All entries for Saturday 28 May 2005
May 28, 2005
Paul Graham is a programmer/author who has become well known for his work on Bayesian spam filters and his lucid writing. His latest essay, entitled Hiring Is Obsolete, asks why people leaving university tend to go straight into paid work, joining traditional graduate schemes, without giving thought to business opportunities of their own. Graham states that firms undervalue the talents of the best graduates due to large variation in ability and the lack of a proven track record.
It's hard to judge the young because (a) they change rapidly, (b) there is great variation between them, and (c) they're individually inconsistent. That last one is a big problem. When you're young, you occasionally say and do stupid things even when you're smart. So if the algorithm is to filter out people who say stupid things, as many investors and employers unconsciously do, you're going to get a lot of false positives.
Most organizations who hire people right out of college are only aware of the average value of 22 year olds, which is not that high. And so the idea for most of the twentieth century was that everyone had to begin as a trainee in some entry-level job. Organizations realized there was a lot of variation in the incoming stream, but instead of pursuing this thought they tended to suppress it, in the belief that it was good for even the most promising kids to start at the bottom, so they didn't get swelled heads.
The most productive young people will always be undervalued by large organizations, because the young have no performance to measure yet, and any error in guessing their ability will tend toward the mean.
As talent isnít valued correctly, Graham suggests that new graduates should be actively looking for potential business ventures; opportunities which will yield rewards far greater than any starting salary in the long run as well as signalling oneís industriousness and ability to work hard to any future employers. Being a programmer, Graham cites negligible start-up costs as a reason why the task is easier than it would have been 10 years ago. The plethora of web based businesses is evidence of this. For such a business, time is the main sacrifice. For anyone else, business premises, inventory and staff make the task much more difficult and more expensive (though far from impossible). The article is thus best suited to CompSci students, or those with a penchant for coding.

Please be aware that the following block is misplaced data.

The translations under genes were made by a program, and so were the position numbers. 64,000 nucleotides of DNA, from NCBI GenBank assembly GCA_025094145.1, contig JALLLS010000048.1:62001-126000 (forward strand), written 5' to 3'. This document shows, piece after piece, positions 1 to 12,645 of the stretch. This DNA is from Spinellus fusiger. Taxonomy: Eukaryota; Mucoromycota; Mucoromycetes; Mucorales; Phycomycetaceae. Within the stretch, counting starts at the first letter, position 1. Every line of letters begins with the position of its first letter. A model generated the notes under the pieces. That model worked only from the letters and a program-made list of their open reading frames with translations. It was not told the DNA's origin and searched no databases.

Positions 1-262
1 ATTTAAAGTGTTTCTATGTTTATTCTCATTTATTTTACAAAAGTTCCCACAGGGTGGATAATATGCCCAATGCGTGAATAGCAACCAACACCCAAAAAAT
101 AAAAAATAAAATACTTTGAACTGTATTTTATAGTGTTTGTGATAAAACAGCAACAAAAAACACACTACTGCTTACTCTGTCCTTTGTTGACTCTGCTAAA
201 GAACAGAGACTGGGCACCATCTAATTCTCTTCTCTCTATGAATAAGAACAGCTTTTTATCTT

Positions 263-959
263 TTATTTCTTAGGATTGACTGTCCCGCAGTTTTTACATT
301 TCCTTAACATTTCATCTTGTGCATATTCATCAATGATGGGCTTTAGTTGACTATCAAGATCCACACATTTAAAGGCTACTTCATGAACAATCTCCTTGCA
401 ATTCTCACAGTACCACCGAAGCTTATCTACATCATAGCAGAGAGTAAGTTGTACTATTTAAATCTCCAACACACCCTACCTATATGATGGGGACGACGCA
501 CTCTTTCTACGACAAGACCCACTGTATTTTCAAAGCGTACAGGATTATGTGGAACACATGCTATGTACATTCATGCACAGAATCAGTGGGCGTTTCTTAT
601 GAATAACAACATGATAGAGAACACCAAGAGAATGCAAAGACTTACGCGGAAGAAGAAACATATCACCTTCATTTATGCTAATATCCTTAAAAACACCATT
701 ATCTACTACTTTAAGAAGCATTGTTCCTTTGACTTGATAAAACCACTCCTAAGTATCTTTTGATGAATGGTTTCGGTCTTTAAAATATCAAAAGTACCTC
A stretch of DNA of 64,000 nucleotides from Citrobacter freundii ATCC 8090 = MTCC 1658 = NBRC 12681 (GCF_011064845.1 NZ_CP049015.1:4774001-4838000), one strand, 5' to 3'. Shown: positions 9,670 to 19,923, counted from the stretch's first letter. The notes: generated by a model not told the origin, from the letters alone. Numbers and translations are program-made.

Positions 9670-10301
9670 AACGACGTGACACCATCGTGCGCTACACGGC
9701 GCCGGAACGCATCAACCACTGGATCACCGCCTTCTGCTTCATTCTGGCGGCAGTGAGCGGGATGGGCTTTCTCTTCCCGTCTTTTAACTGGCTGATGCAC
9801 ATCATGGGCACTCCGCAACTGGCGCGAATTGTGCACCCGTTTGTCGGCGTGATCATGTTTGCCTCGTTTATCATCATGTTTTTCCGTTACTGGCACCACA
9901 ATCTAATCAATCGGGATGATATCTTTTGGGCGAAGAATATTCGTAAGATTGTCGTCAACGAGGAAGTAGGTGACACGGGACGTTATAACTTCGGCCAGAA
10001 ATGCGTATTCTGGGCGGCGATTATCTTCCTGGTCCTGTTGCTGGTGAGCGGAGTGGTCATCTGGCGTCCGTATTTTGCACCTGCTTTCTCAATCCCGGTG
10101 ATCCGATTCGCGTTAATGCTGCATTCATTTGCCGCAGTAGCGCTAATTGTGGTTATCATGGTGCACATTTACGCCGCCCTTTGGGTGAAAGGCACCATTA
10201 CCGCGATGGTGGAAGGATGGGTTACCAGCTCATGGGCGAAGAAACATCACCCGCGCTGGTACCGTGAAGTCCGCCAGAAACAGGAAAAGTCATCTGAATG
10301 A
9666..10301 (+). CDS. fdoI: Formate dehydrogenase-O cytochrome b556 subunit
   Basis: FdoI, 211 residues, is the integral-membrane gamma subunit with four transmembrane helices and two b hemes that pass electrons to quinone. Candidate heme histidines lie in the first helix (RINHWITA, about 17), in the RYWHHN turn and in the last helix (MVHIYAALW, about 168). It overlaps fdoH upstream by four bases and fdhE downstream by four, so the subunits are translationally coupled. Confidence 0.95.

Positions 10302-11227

Still, it made me think. Iíve always wanted to run a business eventually but have never thought twice about going straight from university into the arms of a firm which sees me as merely one of 500–1000 grad students who may or may not prove profitable. The vast majority of people who say theyíll simply spend a few years gaining experience, building up capital before setting up on their own eventually succumb to the comfort of security, the certainty of a guaranteed income. With capital available from banks, credit cards and family, knowledge available from books and the internet, perhaps itís better to take business risks much earlier on in life as Graham suggests Ė even if I can't program a television.